Analysis

Early intervention: how Blackpool’s health visitors are bucking the national trend

A health visiting initiative – the first of its kind in England – is transforming services for Blackpool’s young children and vulnerable families 

A health visiting initiative – the first of its kind in England – is transforming services for Blackpool’s young children and vulnerable families 


Picture: Matthew Walker

Infants and parents in Blackpool will be seen by their health visitor at least eight times in the first three years of the child’s life as part of an early intervention initiative designed to improve outcomes for young children.

5 to 8 

Blackpool is the first town in England to increase the minimum number of universal health visits from five to eight

Source: Blackpool Better Start

Blackpool’s redesigned health visiting service launched in April. It is the first in England to increase the number of universal visits from the statutory minimum of five to at least eight. The most vulnerable families and those with additional needs will be seen up to 30 times under the Universal Plus and Universal Partner Plus schemes. The town’s health visiting service is delivered by Blackpool Teaching Hospitals NHS Foundation Trust.

Blackpool Better Start

The changes have been made possible thanks to a £1 million investment from Blackpool Better Start as part of their wider ten-year programme to improve life chances for children aged 0-4 years. The funding has paid for a review of the previous health visiting service,  consultation on the new approach and the development and production of new tools for health visitors.

‘By increasing the number of visits, we foresee parents receiving more support and attention from the one-to-one visits’

Merle Davies

‘By increasing the number of visits, we foresee parents receiving more support and attention from the one-to-one visits as it will give parents the chance to discuss issues in more depth,’ says Merle Davies, director at Blackpool’s Better Start’s Centre for Early Child Development.

From 28 weeks

Additional health visits begin with an antenatal contact 

Source: Blackpool Better Start

Ms Davies adds: ‘This will help the health visitors to identify concerns at an earlier stage and refer to additional sources of support.’

Early infancy visits

The additional visits begin with an antenatal contact from 28 weeks. This is followed by three early infancy visits at birth to 14 days, three to five weeks and six to eight weeks. Children will have a review at three to four months and an assessment at 9-12 months.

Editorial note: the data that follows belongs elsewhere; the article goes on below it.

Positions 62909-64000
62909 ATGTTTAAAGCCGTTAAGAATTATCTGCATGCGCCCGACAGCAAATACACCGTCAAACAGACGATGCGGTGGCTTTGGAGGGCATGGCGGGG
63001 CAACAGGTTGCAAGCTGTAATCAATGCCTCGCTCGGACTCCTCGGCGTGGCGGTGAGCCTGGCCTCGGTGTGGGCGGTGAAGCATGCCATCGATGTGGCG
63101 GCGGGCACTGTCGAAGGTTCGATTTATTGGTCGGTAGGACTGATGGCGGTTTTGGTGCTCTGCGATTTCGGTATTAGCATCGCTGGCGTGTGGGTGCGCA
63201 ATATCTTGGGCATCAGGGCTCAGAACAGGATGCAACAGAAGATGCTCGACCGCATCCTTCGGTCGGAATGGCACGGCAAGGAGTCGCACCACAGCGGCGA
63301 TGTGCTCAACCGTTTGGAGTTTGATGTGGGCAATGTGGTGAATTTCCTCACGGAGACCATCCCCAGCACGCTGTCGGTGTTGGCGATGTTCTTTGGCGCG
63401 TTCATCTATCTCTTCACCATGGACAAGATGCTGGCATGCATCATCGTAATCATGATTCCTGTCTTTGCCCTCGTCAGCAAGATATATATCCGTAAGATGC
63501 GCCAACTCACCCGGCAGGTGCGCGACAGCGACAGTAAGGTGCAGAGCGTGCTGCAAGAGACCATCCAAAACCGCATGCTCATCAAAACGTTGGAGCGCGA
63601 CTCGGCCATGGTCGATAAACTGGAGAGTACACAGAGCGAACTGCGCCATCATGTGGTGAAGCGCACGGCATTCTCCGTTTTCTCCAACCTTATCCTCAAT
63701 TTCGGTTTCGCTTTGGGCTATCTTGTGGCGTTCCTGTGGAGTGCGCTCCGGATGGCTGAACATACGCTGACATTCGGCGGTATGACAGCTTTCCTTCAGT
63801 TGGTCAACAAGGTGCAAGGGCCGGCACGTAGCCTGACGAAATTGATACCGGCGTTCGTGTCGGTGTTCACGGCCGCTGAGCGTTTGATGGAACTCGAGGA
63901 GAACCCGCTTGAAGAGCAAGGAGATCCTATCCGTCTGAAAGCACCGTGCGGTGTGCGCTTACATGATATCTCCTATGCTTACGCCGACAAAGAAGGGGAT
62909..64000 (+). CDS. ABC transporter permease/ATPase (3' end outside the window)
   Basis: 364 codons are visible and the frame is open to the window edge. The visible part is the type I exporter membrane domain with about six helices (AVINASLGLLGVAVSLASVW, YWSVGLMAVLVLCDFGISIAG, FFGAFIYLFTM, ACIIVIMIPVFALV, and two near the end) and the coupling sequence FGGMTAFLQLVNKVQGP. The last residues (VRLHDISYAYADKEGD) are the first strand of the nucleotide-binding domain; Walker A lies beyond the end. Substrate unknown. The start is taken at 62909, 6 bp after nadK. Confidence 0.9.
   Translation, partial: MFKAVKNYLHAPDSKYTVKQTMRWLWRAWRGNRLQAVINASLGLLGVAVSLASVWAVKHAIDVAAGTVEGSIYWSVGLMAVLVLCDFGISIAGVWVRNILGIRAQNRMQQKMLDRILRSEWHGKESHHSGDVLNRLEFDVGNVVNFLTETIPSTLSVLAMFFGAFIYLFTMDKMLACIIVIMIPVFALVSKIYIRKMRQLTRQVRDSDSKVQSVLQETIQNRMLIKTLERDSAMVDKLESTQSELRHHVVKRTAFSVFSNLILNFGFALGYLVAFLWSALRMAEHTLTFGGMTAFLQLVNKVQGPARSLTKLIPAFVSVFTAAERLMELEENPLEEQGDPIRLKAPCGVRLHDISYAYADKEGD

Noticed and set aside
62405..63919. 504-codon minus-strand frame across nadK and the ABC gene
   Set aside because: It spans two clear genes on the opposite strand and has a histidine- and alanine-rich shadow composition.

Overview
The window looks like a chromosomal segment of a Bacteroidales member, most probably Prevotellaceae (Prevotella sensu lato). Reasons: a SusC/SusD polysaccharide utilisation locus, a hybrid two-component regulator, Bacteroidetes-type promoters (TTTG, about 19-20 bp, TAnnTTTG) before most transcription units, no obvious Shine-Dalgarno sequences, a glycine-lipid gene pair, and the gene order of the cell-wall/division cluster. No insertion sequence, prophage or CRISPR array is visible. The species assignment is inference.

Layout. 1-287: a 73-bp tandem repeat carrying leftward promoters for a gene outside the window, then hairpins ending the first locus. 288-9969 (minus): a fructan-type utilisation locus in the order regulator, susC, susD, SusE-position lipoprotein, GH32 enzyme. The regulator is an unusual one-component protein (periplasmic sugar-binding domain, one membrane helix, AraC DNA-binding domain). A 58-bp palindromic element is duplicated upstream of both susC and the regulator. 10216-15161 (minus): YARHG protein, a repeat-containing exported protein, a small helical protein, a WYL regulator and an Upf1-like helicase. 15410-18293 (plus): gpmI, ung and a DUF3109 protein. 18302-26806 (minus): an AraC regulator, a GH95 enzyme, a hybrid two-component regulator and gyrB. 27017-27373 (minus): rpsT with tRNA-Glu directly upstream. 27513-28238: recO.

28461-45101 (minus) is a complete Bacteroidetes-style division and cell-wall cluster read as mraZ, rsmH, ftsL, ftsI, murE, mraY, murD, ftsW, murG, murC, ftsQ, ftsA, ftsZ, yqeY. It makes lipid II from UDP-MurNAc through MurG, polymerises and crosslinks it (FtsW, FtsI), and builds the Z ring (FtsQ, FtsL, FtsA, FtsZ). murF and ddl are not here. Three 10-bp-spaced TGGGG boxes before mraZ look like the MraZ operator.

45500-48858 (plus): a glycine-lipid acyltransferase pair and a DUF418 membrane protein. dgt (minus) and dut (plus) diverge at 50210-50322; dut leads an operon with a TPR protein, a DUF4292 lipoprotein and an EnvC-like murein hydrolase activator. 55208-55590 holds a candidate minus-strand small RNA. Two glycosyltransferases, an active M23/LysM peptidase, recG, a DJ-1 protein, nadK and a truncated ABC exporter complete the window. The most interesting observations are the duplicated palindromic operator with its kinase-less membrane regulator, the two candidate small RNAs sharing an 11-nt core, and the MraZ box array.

The final two visits will provide a developmental assessment at around two years, and a school readiness assessment around three years. Each child will also have a full review of their health record at 18 months.

‘The ultimate aim of this early intervention focus is to get more children school-ready’

Julie Carter-Lindsay

1,600 

The approximate number of babies born in Blackpool each year

Source: Blackpool Better Start

‘It is hugely exciting for us,’ says Blackpool health visitor, Julie Carter-Lindsay. ‘We are changing for the better with this approach. In the space of baby being three months old, we will have seen the family at least four times as part of the universal programme, which is  brilliant.

‘Following the 1001 Critical Days campaign and the Building Great Britons research, we know that early intervention is what makes a difference to giving children the best start in life.

‘In Blackpool, we have a high percentage of children starting school who are not toilet trained, their dental hygiene is poor and their speech and language skills are underdeveloped,’ adds Ms Carter-Lindsay. ‘The ultimate aim of this early intervention is to get more children school-ready.’

‘Blackpool’s early intervention initiative is not a quick fix’


Cheryll Adams: ‘Health visitors
are often dealing with mental
health challenges’ 

‘Cuts to public health budgets in England have had a devastating effect on the services many health visitors can deliver. We have seen the growth of enormous differences in the quality of services up and down the country, which will serve to increase health inequalities,’ says Institute of Health Visiting executive director, Cheryll Adams.